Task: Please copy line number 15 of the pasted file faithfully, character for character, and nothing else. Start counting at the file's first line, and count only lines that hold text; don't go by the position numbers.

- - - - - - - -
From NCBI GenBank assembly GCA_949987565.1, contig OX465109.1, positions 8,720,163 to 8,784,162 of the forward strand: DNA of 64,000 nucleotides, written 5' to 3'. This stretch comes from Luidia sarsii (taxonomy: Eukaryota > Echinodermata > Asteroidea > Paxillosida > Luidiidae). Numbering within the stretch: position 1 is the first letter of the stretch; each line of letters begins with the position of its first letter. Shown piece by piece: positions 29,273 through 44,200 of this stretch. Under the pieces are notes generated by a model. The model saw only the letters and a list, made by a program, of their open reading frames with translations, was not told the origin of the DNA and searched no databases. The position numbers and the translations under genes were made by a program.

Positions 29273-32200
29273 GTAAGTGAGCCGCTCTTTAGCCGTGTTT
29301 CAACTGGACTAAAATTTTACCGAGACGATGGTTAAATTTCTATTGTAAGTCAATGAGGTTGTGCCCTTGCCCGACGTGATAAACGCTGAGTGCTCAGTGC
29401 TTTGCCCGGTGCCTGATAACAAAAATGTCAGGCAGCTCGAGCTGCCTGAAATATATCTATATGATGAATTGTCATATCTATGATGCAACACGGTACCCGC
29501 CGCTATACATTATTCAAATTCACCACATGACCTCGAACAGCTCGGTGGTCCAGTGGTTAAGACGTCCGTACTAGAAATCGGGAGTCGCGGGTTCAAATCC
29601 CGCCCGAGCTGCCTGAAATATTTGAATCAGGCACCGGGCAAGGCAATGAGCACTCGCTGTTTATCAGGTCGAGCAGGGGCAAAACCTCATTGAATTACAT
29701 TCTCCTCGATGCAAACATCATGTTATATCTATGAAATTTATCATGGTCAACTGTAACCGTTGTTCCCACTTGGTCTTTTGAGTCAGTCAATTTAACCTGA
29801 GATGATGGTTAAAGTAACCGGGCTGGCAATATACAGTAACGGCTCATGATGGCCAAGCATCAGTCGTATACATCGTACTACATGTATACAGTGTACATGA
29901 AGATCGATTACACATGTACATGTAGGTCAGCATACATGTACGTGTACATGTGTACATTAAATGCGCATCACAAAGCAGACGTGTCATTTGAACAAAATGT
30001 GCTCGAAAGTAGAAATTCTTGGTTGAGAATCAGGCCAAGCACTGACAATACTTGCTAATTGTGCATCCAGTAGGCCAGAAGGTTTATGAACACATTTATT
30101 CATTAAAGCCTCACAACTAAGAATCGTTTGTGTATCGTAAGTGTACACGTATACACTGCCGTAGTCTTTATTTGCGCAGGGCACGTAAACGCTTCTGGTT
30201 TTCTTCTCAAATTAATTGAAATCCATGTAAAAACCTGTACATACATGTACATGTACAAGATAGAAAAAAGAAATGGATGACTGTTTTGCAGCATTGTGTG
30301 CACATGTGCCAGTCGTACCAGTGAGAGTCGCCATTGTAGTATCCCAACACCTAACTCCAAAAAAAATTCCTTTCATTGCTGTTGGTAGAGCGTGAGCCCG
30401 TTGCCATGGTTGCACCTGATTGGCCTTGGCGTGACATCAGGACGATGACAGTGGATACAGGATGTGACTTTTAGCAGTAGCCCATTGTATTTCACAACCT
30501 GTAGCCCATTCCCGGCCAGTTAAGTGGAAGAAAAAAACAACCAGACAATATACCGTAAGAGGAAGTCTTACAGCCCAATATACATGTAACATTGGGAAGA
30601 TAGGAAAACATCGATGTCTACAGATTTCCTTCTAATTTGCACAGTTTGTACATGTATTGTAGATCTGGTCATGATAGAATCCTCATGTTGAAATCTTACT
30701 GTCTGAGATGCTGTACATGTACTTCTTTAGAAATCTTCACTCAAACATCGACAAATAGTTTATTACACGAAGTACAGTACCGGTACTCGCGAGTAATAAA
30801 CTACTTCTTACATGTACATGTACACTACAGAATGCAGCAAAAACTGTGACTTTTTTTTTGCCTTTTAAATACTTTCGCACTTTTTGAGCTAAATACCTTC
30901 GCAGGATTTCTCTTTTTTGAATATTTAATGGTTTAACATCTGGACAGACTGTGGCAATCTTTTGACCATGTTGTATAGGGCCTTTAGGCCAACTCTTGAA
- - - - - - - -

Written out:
30401 TTGCCATGGTTGCACCTGATTGGCCTTGGCGTGACATCAGGACGATGACAGTGGATACAGGATGTGACTTTTAGCAGTAGCCCATTGTATTTCACAACCT